The Stone Diaries

Rating: 4.5 out of 5.

Carol Shields, 1993

Meet Daisy Goodwill, the daughter of a woman who (arguably) died without knowing she was a mother. Daisy may as well have been carved from stone. She is, after all, the daughter of a stonecutter, and eventually she is the wife of two men (not at the same time) and mother of three children. After her singular birth, Daisy leads an outwardly unremarkable life.

I read the book years ago, but the only passage of this Pulitzer Prize winning novel I recognize upon re-reading is the statement that Canada is very hot in summer. I was taken aback when I found a series of photos halfway through the book, all with captions identifying them as Daisy’s family members. I don’t remember seeing them the first time around. Wait, I thought – is this a true story?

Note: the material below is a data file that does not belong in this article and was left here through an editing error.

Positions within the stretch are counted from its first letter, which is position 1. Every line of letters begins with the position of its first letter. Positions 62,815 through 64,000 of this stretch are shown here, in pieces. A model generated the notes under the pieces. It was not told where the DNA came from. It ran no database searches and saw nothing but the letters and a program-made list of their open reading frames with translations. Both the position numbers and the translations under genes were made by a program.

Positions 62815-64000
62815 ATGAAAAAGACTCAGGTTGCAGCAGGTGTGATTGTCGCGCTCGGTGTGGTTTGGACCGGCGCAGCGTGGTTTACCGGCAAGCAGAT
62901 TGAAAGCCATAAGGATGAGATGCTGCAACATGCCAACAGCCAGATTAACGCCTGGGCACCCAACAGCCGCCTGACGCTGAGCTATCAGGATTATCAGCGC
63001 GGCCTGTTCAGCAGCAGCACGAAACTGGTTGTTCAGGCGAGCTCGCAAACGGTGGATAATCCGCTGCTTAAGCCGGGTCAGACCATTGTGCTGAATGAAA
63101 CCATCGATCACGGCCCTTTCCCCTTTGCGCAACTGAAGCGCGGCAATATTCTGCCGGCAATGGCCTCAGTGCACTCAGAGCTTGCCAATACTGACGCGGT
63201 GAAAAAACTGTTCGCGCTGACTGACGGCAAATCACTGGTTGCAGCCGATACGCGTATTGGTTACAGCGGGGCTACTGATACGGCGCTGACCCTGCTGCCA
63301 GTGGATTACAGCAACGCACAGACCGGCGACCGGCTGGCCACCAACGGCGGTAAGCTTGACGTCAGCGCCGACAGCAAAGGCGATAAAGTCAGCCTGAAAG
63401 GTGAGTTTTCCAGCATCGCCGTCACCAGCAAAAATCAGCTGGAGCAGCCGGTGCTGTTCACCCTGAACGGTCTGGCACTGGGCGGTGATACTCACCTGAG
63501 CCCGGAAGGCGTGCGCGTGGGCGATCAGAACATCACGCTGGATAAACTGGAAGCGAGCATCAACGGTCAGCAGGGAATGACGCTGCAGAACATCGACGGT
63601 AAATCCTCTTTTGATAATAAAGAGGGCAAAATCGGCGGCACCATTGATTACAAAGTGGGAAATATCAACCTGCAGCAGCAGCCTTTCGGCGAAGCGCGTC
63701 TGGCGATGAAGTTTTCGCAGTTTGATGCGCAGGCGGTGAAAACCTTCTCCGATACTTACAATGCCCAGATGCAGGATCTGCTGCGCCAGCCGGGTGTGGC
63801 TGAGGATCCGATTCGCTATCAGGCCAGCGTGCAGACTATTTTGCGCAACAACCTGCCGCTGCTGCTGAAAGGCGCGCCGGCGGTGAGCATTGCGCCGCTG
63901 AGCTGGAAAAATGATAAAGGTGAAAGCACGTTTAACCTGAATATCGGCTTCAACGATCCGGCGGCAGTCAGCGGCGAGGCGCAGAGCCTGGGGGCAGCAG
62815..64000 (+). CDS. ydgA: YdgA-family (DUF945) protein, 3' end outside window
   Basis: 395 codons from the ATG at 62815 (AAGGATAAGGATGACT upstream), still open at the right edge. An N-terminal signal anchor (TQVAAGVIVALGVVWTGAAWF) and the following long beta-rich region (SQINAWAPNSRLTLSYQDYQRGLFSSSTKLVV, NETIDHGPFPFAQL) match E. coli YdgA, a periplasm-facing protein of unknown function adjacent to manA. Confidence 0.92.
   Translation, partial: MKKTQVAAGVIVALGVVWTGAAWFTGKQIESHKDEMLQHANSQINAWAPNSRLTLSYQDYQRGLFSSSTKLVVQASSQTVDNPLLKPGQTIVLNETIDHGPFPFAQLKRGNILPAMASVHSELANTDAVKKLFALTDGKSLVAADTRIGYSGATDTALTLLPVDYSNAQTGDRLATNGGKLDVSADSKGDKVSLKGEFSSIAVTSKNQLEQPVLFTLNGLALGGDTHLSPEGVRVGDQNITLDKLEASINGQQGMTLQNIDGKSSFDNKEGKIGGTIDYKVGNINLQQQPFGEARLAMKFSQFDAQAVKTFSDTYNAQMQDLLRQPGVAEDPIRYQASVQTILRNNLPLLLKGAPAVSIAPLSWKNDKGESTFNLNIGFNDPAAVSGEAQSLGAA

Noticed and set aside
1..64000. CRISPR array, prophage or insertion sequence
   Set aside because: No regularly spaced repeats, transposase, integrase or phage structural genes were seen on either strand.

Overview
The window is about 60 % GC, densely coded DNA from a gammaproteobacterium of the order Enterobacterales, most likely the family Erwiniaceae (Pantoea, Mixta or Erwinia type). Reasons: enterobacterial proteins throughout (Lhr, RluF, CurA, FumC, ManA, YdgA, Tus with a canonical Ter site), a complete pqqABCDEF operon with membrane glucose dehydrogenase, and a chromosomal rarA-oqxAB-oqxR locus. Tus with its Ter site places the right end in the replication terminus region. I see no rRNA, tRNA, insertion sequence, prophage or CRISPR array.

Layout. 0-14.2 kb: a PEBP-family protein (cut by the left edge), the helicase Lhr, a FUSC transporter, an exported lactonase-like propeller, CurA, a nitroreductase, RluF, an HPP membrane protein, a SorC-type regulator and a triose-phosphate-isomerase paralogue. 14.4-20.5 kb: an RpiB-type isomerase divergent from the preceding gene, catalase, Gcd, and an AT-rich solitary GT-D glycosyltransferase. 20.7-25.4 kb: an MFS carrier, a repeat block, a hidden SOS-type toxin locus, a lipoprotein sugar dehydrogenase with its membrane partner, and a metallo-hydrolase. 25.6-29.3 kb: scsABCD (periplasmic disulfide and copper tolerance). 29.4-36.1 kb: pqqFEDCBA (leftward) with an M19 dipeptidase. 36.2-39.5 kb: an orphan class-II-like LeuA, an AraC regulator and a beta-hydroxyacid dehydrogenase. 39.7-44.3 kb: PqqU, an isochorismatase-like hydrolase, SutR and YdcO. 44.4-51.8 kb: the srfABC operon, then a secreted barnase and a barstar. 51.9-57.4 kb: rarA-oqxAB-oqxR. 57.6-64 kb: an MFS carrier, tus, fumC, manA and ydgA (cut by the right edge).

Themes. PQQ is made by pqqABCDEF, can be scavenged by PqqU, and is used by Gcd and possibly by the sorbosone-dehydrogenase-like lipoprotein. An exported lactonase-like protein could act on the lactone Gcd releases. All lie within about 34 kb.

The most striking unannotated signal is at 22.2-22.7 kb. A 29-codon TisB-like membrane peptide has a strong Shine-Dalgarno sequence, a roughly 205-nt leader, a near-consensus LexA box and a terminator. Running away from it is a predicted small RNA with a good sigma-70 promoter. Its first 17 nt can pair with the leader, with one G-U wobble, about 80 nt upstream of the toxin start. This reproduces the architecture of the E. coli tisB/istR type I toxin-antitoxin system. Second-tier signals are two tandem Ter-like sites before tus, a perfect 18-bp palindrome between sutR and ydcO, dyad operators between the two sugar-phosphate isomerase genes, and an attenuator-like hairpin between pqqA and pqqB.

It’s not, and photo pretense is one of the boldest literary devices I’ve seen in fiction. Consider that the narrator is Daisy herself and that she speaks in both first and third person, and consider that third-person Daisy narrates her own death (no spoilers there; you’ll know that as soon as you look at the chapter titles), and you will recognize that this is not your ordinary life story.

Most of the book takes place in Canada, starting around 1905. The “stone” motif is strong through about the first third of the book, is submerged in the story of Daisy’s work and home life, and then shows up again toward the end – a subtle, but pleasant surprise. Daisy has origins in stone, and in the end she returns to stone.

I’m glad I picked this book up to re-read. I’m still struggling to make sense of how first-person Daisy can impose herself into a third-person narrative – even using the two different voices in the same sentence at one point toward the end of the story. I’ll be thinking about this for a while.

This short novel is character-driven, which leads to some introspective passages that are a little tedious, so I rated my experience of The Stone Diaries at 4.5 stars. If you enjoyed reading or watching Thornton Wilder’s play Our Town, or Helen Hooven Santmyer’s novel And Ladies of the Club, you will appreciate this book.

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